You are the late offspring of the last universal ancestor living by staid American
suburbs where well-manicured lawns swallow the woods like summer fires
dashing through grass.
“If you are a deer, why should your head hang on a wall?”
“If you are a woman, why should your mind play ingénue?”
Lost on a Southern plot where people’s indifference does not deflate your fear,
your soundless ennui blooms in the spring like jonquils.
“Should you try a contact call? A grunt?”
“Not if you walk at the end of a leash.”
At night, your coat turns blue under the woodlot’s crown. The moon drapes her
fluid fingers around your ears and summons the spirit of the forest in yellow
words. You hear each sound, but you don’t understand them together. A failed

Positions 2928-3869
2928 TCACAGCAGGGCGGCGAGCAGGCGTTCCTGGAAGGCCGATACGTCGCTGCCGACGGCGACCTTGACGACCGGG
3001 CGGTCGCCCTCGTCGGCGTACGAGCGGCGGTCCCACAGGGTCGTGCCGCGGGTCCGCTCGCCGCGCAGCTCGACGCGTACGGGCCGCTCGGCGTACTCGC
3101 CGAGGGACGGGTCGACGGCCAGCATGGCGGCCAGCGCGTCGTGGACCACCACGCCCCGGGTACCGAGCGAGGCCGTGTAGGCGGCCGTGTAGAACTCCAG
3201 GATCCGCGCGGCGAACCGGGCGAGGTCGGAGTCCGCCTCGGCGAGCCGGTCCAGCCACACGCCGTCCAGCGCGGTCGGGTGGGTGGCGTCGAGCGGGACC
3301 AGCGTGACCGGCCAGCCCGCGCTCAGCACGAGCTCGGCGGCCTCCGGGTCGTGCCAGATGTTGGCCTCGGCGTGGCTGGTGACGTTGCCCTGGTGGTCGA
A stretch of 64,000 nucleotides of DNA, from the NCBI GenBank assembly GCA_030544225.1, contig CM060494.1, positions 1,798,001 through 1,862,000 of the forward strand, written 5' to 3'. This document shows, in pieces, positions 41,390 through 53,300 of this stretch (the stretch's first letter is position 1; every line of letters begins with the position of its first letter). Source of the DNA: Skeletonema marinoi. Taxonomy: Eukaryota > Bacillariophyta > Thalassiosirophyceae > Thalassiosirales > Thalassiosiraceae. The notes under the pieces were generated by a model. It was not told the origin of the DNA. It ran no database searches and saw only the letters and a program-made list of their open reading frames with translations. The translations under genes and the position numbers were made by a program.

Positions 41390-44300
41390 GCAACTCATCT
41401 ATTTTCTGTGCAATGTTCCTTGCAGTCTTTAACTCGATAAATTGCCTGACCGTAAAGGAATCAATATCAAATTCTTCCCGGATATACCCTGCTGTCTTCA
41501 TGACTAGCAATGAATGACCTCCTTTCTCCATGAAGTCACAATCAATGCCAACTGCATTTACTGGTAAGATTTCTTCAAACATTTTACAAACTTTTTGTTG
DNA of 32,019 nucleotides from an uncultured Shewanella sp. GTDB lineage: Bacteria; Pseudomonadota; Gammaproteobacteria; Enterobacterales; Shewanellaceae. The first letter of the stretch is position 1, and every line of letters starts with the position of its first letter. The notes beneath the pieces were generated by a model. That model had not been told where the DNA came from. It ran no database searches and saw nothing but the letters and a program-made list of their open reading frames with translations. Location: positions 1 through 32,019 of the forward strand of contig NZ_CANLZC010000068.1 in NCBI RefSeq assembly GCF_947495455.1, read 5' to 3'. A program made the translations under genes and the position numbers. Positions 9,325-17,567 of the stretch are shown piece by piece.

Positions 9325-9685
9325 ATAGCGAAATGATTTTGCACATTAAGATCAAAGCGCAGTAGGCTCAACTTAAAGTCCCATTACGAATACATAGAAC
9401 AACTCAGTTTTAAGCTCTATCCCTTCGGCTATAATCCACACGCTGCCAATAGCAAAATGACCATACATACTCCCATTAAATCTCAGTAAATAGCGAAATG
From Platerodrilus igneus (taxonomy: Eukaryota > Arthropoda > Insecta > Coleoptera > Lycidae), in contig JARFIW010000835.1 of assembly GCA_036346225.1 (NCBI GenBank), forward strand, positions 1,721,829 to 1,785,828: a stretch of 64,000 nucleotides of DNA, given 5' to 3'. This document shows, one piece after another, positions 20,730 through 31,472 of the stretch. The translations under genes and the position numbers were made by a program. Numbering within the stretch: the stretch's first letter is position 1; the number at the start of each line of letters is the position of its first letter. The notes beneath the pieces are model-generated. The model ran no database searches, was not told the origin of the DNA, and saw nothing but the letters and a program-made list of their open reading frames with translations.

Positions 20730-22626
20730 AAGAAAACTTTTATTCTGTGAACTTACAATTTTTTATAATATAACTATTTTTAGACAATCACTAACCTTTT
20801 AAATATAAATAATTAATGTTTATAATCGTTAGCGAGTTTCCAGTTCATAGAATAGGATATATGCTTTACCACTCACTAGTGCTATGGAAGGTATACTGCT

deer, you jump over painted chain link fences, flash your white tail in surrender
when they run amok.
If you turn your back to the crowd forever, a green brush stroke on your neck
recalls the foliage. Reduced to a set of discrete planes, you are the expression of
the 21st century on a wall. Fragmented.
Brigitte Byrd grew up in France where she was trained as a dancer before migrating to the United States. She is the author of three poetry books, most recently Fence above the Sea (Ahsahta). Her newest work has appeared in Denver Quarterly, Apalachee Review, and North American Review among others. Brigitte serves as Associate Editor for Tupelo Quarterly. She lives in Atlanta.